How to organise a mid-tenancy property inspection

6 July 2022

The Tenancy Deposit Scheme (TDS) was asked how best to organise a mid-tenancy property inspection, so here's its response for letting agents and landlords.

This time of year is a great opportunity to schedule a mid-tenancy inspection of your rental properties. You should be looking out for essential maintenance work, any damage leftover from the winter months, and not missing out commonly forgotten areas like the garden or outside spaces.

How often should a rented property be inspected?

Property inspections should be detailed within the tenancy agreement. Typically, they are every six months to yearly occurrences.

However, you may want to inspect the property more often at the start of a new tenancy to assist tenants with questions that may arise, such as how to use appliances.

In this case, it's best to agree on this with your tenants at the beginning of the tenancy.

Prolonged frequent visits could inconvenience your tenant - after all, they have the 'right to 'quiet enjoyment', and no one likes to keep being disturbed at home.

Free e-book: Your guide to the"A Fairer Private Rented Sector" white paper  proposals

How far in advance do you need a tenant's permission to inspect the property?

Your tenant will need at least 24-hours notice before you enter the property, preferably through email or a letter delivered to their postal address.

Ideally, you should give them at least a week's notice so they can arrange for time off work if necessary. This also concerns allowing external suppliers to enter the property, for example, a professional check of the gas or electrical appliances.

What if the tenant declines or doesn't respond?

If your tenant refuses you access, try to keep communications open and find out why. Aim to be flexible and work around their schedule.

It helps to remind the tenant that the inspection is for their benefit. You can explain that you need to ensure the property remains safe and habitable for them, and get ahead of any potential issues that could build up, such as mould.

However, if the tenant is not responding and you are increasingly concerned, TDS offers a free mid-tenancy reconciliation service, should you need support.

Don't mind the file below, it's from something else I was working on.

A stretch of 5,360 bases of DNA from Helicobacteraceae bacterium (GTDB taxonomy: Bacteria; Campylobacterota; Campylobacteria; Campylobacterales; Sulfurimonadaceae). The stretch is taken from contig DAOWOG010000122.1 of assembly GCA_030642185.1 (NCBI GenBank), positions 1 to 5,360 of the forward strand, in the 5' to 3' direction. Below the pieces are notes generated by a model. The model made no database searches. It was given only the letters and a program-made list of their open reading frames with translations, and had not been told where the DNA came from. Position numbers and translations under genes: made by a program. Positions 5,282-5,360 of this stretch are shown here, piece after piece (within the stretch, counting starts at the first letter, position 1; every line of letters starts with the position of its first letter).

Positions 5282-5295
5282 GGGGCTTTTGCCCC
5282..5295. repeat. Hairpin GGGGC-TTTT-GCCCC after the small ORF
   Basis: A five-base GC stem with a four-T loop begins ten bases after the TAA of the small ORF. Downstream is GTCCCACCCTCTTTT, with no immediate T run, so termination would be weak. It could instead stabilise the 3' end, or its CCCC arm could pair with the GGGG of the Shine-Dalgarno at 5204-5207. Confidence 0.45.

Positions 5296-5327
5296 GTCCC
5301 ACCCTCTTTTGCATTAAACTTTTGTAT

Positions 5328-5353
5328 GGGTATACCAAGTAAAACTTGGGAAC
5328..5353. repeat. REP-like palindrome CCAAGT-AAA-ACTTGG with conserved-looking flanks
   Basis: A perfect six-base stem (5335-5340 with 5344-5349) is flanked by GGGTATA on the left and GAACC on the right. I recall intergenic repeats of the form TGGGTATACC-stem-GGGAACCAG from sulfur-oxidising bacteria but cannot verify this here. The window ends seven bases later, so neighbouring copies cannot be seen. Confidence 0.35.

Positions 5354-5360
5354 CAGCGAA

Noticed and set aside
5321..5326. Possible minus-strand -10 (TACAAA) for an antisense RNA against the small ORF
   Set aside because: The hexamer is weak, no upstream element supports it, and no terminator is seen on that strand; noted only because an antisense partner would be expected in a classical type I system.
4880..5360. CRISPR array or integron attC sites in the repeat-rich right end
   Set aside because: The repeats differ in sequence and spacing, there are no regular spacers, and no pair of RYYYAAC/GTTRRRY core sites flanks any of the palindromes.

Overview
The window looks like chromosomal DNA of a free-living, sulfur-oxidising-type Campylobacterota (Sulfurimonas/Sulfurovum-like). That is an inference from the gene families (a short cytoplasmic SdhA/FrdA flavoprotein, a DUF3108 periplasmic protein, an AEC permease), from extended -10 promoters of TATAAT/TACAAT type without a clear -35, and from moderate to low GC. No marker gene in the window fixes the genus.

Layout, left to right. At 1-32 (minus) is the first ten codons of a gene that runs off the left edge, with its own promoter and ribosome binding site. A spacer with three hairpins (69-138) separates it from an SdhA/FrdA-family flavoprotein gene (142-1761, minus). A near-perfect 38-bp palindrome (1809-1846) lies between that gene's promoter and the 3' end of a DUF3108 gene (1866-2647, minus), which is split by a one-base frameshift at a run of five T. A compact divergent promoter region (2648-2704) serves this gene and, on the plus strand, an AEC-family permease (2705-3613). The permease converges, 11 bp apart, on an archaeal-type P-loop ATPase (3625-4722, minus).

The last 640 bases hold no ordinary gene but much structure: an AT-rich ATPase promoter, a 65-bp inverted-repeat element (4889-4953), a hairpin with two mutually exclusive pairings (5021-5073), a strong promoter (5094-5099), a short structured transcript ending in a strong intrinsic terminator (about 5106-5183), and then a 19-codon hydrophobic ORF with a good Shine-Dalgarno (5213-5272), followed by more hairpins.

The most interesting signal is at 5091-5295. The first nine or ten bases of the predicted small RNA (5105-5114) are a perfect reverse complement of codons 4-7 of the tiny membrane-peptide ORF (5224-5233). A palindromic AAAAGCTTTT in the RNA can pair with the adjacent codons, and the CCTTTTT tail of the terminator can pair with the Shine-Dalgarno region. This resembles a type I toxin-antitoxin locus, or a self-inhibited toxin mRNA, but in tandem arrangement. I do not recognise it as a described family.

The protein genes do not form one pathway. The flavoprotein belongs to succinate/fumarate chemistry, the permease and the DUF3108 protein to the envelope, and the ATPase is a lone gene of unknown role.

What should a mid-tenancy inspection cover?

As a helpful outline, your inspection checklist should cover these essential areas:

  • The overall condition of the property, including the walls, floors, windows, doors, and outside space.
  • Check all appliances are working and in good condition. Consider if any need replacing.
  • Check the hot water and ensure the boiler is in good condition or has been recently serviced. If there are any issues, provide a qualified engineer to fix the problem.
  • Test smoke alarms and carbon monoxide alarms are in full working order.
  • Check the electrics. If there are signs of damage or any issues mentioned by the tenant, ensure these are safely and swiftly resolved.
  • Damp and mould are common issues in bathrooms and kitchens. Check for dark patches, flaky paintwork or unpleasant musty smells.
  • Check the plumbing for leaks or dripping taps.
  • Review any outside space for problems such as blocked drains or gutters, fence damage, or overgrown areas that need attending to.
  • A check for breaches to the tenancy agreement, for example, evidence of smoking or pets.

Where can you find further advice?

Completing a detailed inventory and check-in at the beginning of tenancy is a great way to capture changes during the mid-tenancy inspection, and remind yourselves of the condition of each area at the start of the tenancy.

You can also attend the CPD accredited, expert-led courses from TDS Academy in partnership with Inventory Hive, covering all things inventory, check-in, check-out, and mid-tenancy inspections.

Article originally published at TDS integrates with Goodlord, giving customers the chance to save up to 10 minutes per tenancy. Learn more about the integration.

Further reading